Bisley 40 X 40 grid vegetation and site characteristics

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Relationships between landforms, soil nutrients, forest structure, and the relative importance of different disturbances were quantified in two subtropical wet steepland watersheds in Pueno Rico. Ridges had fewer landslides and treefall gaps, more above-ground biomass, older aged stands, and greater species richness than other landscape positions. Ridge soils had relatively low quantities of exchangeable bases but high soil organic matter, acidity and exchangeable iron. Valley sites had higher frequencies of disturbance, less biomass, younger aged stands, lower species richness and soils with more exchangeable bases. Soil N, P, and K were distributed relatively independently of geomorphic setting, but were significantly related to the composition and age of vegetation. On a watershed basis, hurricanes were the dominant natural disturbance in the turnover of individuals, biomass, and forest canopy. However. turnover by the mortality of individuals that die without creating canopy openings was faster than the turnover by any natural disturbance. Only in riparian areas was forest turnover by treefall gaps faster than turnover by hurricanes. The same downslope mass transfer that links soil forming processes across the landscape also influences the distribution of landslides, treefall gaps, and the structure and composition of the forest. One consequence of these interactions is that the greatest aboveground biomass occurs on ridges where the soil nutrient pools are the smallest. Geomorphic stability, edaphic conditions, and biotic adaptations apparently override the importance of spatial variations in soil nutrients in the accumulation of above-ground biomass at this site.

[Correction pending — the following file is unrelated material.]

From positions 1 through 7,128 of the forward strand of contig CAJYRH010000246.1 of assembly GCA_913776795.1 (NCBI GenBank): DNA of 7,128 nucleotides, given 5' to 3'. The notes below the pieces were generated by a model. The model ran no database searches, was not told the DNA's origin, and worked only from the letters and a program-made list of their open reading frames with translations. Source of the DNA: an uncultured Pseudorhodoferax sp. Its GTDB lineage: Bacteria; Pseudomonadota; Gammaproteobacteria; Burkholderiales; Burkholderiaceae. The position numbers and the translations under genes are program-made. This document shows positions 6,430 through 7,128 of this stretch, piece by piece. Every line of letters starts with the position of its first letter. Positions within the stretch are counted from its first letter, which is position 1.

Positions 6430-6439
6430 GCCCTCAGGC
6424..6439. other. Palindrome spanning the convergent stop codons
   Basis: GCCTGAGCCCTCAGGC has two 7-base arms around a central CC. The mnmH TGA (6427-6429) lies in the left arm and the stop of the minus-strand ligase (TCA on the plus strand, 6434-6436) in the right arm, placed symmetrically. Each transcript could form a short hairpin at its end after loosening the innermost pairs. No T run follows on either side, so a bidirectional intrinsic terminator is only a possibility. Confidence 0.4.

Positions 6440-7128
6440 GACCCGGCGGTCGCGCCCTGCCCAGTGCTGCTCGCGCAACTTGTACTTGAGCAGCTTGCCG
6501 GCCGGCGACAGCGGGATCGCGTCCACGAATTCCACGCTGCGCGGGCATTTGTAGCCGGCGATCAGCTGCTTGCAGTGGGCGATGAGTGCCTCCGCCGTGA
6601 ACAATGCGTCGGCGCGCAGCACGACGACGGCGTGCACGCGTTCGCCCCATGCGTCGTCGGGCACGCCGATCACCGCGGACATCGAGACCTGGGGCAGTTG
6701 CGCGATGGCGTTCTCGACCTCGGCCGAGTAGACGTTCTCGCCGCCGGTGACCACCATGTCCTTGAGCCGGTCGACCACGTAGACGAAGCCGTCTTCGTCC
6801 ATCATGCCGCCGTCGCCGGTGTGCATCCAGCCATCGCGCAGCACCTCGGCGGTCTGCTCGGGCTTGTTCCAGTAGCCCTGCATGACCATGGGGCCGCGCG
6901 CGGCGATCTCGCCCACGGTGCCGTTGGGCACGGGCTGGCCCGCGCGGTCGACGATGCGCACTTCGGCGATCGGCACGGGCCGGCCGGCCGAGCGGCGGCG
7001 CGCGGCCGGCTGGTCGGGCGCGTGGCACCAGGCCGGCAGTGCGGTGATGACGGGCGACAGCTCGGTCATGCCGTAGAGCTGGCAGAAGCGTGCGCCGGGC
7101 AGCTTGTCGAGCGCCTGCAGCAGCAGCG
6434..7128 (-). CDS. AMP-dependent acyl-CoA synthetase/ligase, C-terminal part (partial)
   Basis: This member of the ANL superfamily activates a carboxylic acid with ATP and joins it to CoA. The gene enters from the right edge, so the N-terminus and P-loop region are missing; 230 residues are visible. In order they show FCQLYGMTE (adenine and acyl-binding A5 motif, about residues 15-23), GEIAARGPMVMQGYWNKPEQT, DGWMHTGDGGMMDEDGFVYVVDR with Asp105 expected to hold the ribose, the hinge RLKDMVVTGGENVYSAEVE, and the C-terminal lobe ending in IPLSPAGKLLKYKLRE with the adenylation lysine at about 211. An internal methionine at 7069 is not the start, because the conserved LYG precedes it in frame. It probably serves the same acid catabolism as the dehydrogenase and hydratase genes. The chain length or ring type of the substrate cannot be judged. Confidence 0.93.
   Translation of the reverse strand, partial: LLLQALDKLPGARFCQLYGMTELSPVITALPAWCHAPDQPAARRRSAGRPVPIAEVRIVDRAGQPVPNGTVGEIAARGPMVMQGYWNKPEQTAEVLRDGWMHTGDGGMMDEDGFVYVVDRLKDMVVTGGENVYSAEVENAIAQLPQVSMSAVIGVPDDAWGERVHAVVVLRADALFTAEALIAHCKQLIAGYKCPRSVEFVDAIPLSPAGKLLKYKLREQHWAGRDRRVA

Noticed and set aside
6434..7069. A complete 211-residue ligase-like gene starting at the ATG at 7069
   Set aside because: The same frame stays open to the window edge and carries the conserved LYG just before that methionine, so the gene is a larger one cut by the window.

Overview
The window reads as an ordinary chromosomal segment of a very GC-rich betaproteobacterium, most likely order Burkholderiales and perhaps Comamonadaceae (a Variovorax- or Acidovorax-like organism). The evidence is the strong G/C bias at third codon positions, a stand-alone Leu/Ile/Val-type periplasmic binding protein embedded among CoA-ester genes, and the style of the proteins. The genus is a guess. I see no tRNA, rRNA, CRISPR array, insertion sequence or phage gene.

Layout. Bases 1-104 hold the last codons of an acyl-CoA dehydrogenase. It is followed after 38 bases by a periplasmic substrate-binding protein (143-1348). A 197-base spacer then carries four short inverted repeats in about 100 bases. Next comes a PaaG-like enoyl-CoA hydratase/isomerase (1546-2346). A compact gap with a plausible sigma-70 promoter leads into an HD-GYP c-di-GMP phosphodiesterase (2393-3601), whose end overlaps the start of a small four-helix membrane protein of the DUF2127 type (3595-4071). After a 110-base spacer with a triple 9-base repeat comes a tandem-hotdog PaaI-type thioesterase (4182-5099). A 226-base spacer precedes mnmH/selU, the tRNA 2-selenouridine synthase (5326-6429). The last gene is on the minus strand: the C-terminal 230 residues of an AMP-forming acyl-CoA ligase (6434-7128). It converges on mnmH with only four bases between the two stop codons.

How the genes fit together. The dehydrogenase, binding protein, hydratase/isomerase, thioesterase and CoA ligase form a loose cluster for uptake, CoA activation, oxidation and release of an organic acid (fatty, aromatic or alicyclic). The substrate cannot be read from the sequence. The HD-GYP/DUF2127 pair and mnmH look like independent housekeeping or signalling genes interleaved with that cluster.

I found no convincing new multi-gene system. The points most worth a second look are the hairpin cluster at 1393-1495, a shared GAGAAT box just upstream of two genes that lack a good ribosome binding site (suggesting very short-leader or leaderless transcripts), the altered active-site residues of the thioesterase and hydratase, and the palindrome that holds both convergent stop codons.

Date Range: 
1988-03-01 00:00:00 to 2004-03-31 00:00:00

Publication Date: 

2011-04-11 00:00:00

Additional Project roles: 

Name: Ariel Lugo Role: Associated Researcher
Name: Tamara Heartsill-Scalley Role: Associated Researcher
Name: Eda Melendez-Colom Role: Data Manager


Vegetation and site characteristics were measured in 83 permanent plots that were geographically referenced to a 1:500 scale topographic map of the area. These plots consisted of 10-m diameter circles that were established at the nodes of a 40 X 40 grid that covered both watersheds. In 1988 and again 3 months after Hurricane Hugo, each stem within the plots that had a diameter at 1.3 m height (DBH) greater than or equal to 2.5cm was identified and measured. Species names follow Liogier and Martorell (1982) and Chinea et al. (1994). (For more details see Scatena and Lugo, 1995).



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